But the war and its aftershocks consumed the time and attention of our political leaders, policymakers, and pundits well into the 2010s. More importantly, the war caused the country to direct its foreign policy and defense investments into highly specific and niche areas—all at a time when time, attention, and money could have been spent preparing for the world we now find ourselves in.
Take defense spending: Secretary of Defense Robert Gates halted production of the F-22 Raptor at just over 180 aircraft on the grounds the stealth fighter didn’t have anything to contribute to the counterinsurgency campaigns the United States was waging in the late 2000s. “Overall,” he argued, “the kinds of capabilities we will most likely need in the years ahead will often resemble the kinds of capabilities we need today.” With the threats and challenges the United States faces from Russia and China today, however, it’d be great to have more than the limited number of F-22s available to us now.
To put it another way, the United States made important decisions on the basis that Iraq-style wars would preoccupy us indefinitely. This assumption was rarely if ever examined in detail at the time, though some in the armed forces warned as early as 2008 that the Pentagon was sacrificing core military competencies like artillery to make do in counterinsurgency campaigns. In effect, the U.S. military lost a decade of preparation for the more conventional challenges it now faces in Europe and the Pacific due to a short-sighted focus on counterinsurgency above all else.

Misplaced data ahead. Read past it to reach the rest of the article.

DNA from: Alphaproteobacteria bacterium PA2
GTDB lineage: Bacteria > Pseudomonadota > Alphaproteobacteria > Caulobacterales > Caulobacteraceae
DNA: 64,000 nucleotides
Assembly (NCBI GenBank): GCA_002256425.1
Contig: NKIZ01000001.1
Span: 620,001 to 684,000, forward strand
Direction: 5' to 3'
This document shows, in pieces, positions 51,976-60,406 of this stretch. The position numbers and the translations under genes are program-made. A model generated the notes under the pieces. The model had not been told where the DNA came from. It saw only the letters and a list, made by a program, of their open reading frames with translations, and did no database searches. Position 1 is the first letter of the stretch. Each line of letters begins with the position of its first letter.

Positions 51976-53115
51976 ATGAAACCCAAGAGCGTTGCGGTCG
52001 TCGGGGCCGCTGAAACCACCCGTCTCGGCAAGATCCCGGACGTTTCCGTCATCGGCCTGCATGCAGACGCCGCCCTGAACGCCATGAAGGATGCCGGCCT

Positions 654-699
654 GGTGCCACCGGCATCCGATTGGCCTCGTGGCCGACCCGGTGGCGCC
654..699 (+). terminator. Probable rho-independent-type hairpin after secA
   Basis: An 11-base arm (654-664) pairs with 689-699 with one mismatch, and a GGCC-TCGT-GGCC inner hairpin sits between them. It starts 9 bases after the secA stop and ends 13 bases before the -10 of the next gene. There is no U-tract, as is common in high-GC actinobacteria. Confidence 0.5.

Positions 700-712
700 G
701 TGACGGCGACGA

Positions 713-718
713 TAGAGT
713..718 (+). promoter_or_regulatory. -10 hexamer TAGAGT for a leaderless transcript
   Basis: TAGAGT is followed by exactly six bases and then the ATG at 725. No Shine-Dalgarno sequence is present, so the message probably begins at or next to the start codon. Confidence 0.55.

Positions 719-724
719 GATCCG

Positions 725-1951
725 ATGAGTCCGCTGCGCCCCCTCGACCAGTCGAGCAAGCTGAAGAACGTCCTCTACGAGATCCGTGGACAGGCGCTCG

At a broader level, constant attention to Iraq prevented policymakers and political leaders from examining and preparing sufficiently for developments that would shape the future—most notably, the rise of China’s power and influence around the world.
Still-unrepaired blows to American credibility and standing around the world